This Saturday, Feb. 15th, parents from several North Oakland schools (especially Kaiser, Peralta, Sankofa and Santa Fe) will have another potluck to build community and support the Kaiser/Sankofa merger. It's from 1 to 4 pm at Bushrod Rec Center (560 59th Street). There have been several of these gatherings and hopefully will be many more to come!
There are also a bunch of school fundraiser events coming up in North Oakland:Read more
Our school district has aging buildings and changing needs, and the school construction fund has run out of money to pay for them. The solution would be for the voters to pass a construction bond measure to replenish the fund. But voters are rightly skeptical: a recent Alameda County Grand Jury report told many stories of financial misdeeds, many of them related to this same fund.
The list of what went wrong with spending on school construction funded by Measure J is a long one: overspending on a few big projects that ran way over budget, ridiculously long delays in construction, many important projects that had been promised were cancelled, even a whistleblower lawsuit alleging corruption, etc., etc.
At the same time that spending from Measure J (a school construction bond from 2012) was out of control, spending from Measure N (a parcel tax from 2014 for high school programs) has been put to good use and has been the unsung victory in OUSD: high school graduation rates are up at high schools in every part of Oakland, and I have not heard of any allegations of misspending of Measure N funds, which is great in a district where you hear those kinds of allegations all too often.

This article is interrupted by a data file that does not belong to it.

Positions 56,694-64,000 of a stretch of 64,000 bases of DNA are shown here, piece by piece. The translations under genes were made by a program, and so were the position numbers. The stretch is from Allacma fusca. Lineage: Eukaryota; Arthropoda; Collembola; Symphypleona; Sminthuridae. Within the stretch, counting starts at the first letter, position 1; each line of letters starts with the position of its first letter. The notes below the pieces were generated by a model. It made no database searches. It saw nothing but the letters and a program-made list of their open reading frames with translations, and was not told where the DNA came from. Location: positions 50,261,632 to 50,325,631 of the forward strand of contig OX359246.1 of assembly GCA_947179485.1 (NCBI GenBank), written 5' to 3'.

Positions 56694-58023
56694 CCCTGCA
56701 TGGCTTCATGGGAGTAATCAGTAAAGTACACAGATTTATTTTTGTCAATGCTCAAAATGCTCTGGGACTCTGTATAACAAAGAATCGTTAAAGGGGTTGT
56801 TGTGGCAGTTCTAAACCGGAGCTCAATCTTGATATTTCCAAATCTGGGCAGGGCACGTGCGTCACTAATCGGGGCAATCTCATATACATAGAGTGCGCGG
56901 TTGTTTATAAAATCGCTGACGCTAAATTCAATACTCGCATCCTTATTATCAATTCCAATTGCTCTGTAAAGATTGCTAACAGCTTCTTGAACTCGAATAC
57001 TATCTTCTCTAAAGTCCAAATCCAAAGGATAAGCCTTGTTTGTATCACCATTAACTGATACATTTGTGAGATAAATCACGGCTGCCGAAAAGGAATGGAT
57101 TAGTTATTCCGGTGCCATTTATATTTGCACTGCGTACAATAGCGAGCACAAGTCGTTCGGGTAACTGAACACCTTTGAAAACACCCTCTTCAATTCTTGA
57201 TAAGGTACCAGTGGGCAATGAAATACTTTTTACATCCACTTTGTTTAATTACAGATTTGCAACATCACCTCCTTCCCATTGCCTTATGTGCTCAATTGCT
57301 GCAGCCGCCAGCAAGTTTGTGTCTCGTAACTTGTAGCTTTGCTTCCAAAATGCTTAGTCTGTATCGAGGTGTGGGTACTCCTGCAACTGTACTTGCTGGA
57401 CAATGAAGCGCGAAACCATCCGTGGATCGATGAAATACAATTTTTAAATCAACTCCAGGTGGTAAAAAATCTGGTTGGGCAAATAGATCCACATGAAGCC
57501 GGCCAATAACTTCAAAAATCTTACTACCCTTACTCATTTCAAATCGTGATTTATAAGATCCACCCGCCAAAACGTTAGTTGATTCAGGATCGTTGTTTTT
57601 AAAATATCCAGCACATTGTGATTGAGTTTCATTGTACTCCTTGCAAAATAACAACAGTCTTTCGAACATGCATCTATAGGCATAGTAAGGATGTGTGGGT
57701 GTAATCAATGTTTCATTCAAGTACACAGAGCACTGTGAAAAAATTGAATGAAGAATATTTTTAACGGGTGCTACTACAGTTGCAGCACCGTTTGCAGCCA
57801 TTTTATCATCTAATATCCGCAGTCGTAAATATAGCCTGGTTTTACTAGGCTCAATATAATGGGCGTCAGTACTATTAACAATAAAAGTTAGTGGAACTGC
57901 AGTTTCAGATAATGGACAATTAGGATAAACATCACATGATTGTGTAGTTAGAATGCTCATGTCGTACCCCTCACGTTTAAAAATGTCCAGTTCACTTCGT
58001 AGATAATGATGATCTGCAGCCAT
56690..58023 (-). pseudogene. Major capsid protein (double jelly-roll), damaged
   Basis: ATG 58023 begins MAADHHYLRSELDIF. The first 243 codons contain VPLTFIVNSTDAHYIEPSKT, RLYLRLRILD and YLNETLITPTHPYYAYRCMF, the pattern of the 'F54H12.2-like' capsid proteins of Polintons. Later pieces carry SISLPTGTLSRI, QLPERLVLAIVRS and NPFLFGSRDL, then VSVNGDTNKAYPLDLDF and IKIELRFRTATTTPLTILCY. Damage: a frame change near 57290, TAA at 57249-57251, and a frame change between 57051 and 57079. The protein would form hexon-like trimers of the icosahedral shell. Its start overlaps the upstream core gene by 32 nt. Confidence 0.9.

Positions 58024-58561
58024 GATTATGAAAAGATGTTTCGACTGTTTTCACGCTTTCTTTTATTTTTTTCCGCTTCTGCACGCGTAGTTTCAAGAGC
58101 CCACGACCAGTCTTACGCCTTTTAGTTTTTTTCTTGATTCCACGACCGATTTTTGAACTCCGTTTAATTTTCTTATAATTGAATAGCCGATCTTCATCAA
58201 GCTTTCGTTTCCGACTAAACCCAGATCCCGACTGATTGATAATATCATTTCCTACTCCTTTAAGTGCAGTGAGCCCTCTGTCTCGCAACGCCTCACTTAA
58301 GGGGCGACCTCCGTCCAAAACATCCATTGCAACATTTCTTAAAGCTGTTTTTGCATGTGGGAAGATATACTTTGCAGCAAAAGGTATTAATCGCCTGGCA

What's the difference? Why did Measure N succeed where Measure J did not?Read more
Yu Ming Charter School is a dual-immersion Mandarin/English K-8 school in North Oakland. The school applied to the Alameda County Office of Education (ACOE) in October to expand from 488 students to 1400 students over the next 10 years. On Tuesday, the county board voted down the expansion by a vote of 4 to 3.Read more
I was asked to tell the story of my experience with Faith in Action East Bay at their annual breakfast, and this led me to some reflections on white privilege, gentrification and collective action.
The photo is with Saran Russell, a parent at Oakland Tech who is on the SSC and is one of many great community leaders in Faith in Action, and Rev. Damita Davis-Howard, a pastor at First Mt. Sinai Missionary Baptist Church, and a long-time activist for reducing gun violence and mass incarceration who currently works with the City of Oakland's Ceasefire program.
Here is what I said:Read more
As part of lifting up successes in Oakland Unified that are not being sufficiently celebrated, I am happy to get to write about Oakland International High School (OIHS).
Last week I went to an open house at the school, which is a very successful program for students who are newcomers to the U.S. The other attendees were teachers and administrators from other nearby districts who were coming to learn from the OIHS model since it has become so well-known.Read more